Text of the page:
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date: 18 November 2019

Abstract and Keywords

Learning to read is arguably the most important aspect of a child’s schooling, and provides the key means to obtaining new knowledge into adulthood. Yet, unlike human capacity for spoken language, reading is not a universal part of human experience. Instead, reading is a relatively recent cultural invention, acquired only through years of instruction and practice. Understanding the functional mechanisms that underpin this astonishing form of expertise is a central aim of modern psycholinguistics, and has been a question of interest since the beginnings of psychology as a scientific discipline. This chapter considers how we identify a printed letter string as a unique word and compute its meaning, focusing in particular on evidence gathered from the analysis of behavior. It identifies the most important emerging questions and describes areas in which neuroscience methods may make a substantive contribution.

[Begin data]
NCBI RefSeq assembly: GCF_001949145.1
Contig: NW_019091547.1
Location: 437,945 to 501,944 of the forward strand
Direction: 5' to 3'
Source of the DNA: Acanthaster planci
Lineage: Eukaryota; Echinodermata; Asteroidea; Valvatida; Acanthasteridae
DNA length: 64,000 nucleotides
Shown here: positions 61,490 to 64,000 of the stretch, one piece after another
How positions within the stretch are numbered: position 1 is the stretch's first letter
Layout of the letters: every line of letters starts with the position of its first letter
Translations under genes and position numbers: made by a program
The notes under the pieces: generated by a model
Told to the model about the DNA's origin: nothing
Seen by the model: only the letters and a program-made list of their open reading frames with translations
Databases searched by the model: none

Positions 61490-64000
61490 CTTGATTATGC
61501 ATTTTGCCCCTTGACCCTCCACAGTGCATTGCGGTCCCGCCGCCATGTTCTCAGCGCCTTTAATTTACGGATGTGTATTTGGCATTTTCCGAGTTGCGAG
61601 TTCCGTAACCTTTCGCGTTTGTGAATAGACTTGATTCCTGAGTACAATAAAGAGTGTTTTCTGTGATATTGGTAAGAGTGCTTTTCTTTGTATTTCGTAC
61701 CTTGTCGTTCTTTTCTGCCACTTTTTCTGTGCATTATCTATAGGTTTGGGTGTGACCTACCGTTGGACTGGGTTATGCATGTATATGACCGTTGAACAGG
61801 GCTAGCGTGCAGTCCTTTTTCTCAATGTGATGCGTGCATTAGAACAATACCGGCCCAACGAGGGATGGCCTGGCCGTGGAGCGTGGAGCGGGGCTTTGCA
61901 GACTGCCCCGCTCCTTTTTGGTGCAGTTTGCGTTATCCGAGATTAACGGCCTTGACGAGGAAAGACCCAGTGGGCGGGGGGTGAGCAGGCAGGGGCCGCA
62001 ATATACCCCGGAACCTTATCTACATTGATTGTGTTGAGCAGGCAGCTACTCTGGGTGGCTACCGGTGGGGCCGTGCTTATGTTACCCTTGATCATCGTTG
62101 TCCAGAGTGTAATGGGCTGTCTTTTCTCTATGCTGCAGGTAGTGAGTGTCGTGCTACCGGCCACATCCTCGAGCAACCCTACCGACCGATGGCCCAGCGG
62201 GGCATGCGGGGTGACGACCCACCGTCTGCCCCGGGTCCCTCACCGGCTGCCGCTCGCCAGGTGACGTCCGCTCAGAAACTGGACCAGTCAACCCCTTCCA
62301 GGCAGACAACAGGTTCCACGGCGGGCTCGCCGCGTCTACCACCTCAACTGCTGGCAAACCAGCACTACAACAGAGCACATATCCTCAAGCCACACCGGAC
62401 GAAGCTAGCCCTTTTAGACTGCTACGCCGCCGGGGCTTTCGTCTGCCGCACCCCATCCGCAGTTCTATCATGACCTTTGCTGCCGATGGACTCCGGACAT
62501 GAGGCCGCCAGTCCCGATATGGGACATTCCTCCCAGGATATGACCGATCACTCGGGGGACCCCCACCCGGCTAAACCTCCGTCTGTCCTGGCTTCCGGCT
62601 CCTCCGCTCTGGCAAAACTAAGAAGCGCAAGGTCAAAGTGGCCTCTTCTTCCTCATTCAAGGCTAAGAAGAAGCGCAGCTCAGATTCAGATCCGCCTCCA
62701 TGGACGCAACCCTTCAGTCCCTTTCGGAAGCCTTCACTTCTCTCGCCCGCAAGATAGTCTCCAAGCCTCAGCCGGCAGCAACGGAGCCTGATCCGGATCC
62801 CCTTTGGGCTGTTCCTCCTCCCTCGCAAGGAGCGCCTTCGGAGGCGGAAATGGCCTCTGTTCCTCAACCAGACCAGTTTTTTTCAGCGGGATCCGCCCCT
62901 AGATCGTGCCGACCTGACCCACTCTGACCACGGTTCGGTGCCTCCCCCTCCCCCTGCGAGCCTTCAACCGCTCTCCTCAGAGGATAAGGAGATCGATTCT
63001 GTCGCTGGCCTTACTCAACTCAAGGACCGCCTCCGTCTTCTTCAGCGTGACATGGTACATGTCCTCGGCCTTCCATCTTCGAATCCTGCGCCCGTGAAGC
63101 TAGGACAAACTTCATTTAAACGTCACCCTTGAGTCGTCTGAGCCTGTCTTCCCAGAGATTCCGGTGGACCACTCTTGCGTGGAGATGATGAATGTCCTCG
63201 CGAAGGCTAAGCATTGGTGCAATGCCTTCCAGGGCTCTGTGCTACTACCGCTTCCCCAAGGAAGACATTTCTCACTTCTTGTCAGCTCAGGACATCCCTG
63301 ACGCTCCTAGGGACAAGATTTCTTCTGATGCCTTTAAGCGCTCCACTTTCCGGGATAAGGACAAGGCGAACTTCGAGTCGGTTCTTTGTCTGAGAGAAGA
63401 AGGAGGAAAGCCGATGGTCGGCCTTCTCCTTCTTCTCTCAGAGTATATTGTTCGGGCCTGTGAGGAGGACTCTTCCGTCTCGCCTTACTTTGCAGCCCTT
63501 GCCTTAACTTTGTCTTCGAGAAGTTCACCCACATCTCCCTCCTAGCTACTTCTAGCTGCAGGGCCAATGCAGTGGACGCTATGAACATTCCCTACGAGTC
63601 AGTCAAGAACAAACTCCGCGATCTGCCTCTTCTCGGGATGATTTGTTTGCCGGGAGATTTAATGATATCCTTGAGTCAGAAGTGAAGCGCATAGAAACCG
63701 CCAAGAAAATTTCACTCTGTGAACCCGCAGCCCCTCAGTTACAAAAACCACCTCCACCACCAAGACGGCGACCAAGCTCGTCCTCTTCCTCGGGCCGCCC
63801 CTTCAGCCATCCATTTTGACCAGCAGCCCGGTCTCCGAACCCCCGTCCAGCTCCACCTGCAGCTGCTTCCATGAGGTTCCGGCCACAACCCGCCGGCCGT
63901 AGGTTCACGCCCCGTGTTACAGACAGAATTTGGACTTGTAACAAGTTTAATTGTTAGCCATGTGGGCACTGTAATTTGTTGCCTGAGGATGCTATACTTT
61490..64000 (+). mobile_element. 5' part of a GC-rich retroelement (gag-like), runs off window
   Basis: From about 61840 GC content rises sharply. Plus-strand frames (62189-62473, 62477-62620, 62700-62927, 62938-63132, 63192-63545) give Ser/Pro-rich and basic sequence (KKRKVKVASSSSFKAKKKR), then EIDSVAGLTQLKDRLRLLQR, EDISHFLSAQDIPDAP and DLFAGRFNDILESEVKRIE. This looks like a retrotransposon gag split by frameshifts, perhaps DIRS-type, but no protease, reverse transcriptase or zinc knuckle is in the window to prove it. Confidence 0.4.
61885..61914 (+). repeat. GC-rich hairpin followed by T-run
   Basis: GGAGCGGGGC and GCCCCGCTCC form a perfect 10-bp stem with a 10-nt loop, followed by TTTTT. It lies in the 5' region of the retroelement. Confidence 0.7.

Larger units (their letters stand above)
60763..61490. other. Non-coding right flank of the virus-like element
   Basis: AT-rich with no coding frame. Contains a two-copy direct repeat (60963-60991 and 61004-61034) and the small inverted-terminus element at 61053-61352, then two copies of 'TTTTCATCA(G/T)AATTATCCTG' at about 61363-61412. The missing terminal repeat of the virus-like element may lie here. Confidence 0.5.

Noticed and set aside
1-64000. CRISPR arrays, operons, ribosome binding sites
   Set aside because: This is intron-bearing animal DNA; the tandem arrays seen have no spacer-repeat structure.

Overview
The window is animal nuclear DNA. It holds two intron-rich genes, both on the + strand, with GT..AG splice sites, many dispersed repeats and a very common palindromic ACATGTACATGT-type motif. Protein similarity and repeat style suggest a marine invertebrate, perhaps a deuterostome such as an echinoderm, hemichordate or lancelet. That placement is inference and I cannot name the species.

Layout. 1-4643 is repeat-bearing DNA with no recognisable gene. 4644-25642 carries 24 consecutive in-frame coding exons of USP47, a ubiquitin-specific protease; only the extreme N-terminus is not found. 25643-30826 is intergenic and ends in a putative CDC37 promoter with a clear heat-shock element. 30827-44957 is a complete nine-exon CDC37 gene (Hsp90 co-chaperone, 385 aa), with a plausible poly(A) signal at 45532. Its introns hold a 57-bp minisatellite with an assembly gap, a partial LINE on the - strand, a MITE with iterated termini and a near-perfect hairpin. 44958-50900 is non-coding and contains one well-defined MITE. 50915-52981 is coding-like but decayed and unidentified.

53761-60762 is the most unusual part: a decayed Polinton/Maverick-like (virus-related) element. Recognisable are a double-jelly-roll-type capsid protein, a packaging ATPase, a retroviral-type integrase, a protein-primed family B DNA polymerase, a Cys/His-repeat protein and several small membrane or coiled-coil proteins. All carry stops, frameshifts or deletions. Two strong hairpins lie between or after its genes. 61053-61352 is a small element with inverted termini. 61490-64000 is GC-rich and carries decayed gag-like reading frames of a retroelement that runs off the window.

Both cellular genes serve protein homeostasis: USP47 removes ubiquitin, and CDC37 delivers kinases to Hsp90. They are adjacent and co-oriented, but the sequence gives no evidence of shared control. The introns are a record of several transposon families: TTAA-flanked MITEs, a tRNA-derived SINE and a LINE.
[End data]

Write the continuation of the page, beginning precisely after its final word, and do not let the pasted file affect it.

Keywords: orthographic representation, lexical experience, competition, masked priming, lexical similarity

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